Project Report For Oyster Mushroom


The project report for Oyster Mushroom is as follows.

The oyster mushroom, or Pleurotus sp., of the Class Basidiomycetes and Family Family tree, is known as “dhingri” in India. It is a wild fungus that grows in temperate and tropical forests on dead and decaying wooden logs or sporadically on dying trunks of deciduous or coniferous woodlands. 

It might also thrive on organic materials that are decaying. The fruit bodies of this mushroom can be shell- or spatula-shaped and can be white, cream, grey, golden, pink, or light brown, depending on the species.

The mushroom’s economic importance largely results from its use as a human food source. It contains a lot of vitamin C and B complexes and has a protein content of between 1.6% and 2.5%.

The bulk of the mineral salts required by the human body is present there. The amount of niacin in this veggie is almost ten times higher than in any other.

Oyster mushrooms contain folic acid, which helps cure anaemia. It is suitable for people with hypertension, obesity, and diabetes due to its reduced sodium: potassium ratio, starch, fat, and caloric value. 

They are beneficial for those who experience diarrhoea and hyperacidity due to their alkaline ash and high fibre content. P. griseus was used to produce pleurotin, a polycyclic aromatic chemical with antimicrobial properties.

The waste straw can be recycled to produce oyster mushrooms after being properly supplemented with the nitrogen-rich horse or chicken manure or to make compost for white button mushrooms after being appropriately supplemented with wheat or rice bran at a rate of 10-15%. (sun-dried before use). The slurry can be used as manure, and the leftover straw can be used to feed livestock and create biogas.

Project-Report-For- Oyster-Mushroom

Market Potential Of Oyster Mushroom 

The third most popular variety of farmed fungus is the mushroom. The majority of the world’s oyster production, which amounts to about a million tonnes, comes from China, the biggest producer in the world. Oyster mushrooms are also grown in Thailand, the Philippines, Taiwan, Korea, Japan, Italy, and Italy.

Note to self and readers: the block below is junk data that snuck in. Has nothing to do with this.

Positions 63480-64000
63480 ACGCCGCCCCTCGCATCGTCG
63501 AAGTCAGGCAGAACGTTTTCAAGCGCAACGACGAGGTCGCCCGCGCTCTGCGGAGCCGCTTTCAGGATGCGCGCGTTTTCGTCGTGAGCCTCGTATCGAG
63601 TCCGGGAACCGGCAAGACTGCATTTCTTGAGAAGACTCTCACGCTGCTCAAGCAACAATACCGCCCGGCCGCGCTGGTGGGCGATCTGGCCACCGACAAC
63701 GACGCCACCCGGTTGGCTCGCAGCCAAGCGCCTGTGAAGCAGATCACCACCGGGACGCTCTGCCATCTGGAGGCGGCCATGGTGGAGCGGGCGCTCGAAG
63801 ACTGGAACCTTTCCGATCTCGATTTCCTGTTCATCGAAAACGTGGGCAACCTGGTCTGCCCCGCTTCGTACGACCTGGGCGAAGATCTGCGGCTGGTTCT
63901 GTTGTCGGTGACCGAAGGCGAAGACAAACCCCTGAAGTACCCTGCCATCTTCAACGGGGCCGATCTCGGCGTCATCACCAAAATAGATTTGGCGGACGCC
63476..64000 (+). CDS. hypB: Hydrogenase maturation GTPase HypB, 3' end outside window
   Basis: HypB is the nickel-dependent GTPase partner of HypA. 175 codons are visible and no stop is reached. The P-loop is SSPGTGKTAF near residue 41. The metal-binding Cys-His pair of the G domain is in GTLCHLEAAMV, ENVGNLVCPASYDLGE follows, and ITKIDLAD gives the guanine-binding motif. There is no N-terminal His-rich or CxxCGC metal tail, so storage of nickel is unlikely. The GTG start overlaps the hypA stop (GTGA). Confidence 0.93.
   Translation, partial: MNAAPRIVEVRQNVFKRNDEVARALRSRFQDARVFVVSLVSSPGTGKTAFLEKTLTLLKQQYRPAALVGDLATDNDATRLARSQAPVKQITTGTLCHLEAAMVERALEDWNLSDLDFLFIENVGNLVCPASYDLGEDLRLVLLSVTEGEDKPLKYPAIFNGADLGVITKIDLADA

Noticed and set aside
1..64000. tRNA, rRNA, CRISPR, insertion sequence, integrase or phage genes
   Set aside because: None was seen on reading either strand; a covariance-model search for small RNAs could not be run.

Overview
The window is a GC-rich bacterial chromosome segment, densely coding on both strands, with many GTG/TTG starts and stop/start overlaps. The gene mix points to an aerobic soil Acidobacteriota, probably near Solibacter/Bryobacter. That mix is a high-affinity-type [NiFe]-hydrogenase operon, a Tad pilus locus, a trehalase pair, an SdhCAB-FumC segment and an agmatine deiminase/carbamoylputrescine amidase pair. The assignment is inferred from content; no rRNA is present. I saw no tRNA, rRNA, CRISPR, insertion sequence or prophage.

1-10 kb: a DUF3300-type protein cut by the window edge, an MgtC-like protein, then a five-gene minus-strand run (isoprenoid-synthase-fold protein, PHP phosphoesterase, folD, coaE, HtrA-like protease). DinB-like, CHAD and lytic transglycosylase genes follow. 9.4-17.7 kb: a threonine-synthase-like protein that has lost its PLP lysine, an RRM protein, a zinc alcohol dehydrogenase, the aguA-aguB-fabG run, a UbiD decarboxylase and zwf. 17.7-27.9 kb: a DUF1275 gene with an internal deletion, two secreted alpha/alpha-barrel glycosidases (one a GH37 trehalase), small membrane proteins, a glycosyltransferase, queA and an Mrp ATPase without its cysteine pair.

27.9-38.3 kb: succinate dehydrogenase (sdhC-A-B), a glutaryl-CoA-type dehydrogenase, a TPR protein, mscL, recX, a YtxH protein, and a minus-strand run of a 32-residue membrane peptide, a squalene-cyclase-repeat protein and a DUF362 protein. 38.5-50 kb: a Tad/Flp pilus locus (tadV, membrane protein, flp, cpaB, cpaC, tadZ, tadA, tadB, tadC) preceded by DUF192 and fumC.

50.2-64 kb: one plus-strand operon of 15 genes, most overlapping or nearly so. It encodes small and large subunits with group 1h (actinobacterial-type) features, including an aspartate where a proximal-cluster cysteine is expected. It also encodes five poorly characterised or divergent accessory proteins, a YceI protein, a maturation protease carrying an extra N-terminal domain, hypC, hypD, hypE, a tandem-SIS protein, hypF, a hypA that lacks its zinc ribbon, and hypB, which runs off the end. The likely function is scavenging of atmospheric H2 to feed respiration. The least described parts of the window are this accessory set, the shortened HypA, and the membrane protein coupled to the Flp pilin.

India currently produces only about 1500 tonnes of this product because there isn’t much local demand. Another barrier is the sizeable export demand orders, which can only be met through cooperation between producers, unions, and exporters.

This fungus is not as popular in the United States as the white button mushroom. It is being grown professionally in a few units for export. Commercially growing this mushroom would be more profitable than commercially growing white button mushrooms due to lower initial investment. 

This type of mushroom cultivation is particularly simple and inexpensive in rural areas where equipment and raw materials are readily available.

Marketing fresh oyster mushrooms is currently not a problem due to extremely low output. However, as output increases, producers’ links to local markets and export-oriented processing facilities will need to be established to ensure remunerative pricing for producers.

Co-operatives must be urged to pool their production because new orders are frequently too big for one producer to handle in order to trade dried powder in foreign markets. Of all the farmed edible mushrooms, Pleurotus varieties are the cheapest and most straightforward to grow. 

Similar to button mushrooms, cultivation does not require the use of a laborious base preparation procedure. On unfermented, virtually fresh plant remnants, the former could survive (agri-wastes containing lignin and cellulose). The substrate does not need to be used in a controlled setting, just like the button mushroom.

Project Report Sample On Oyster Mushroom

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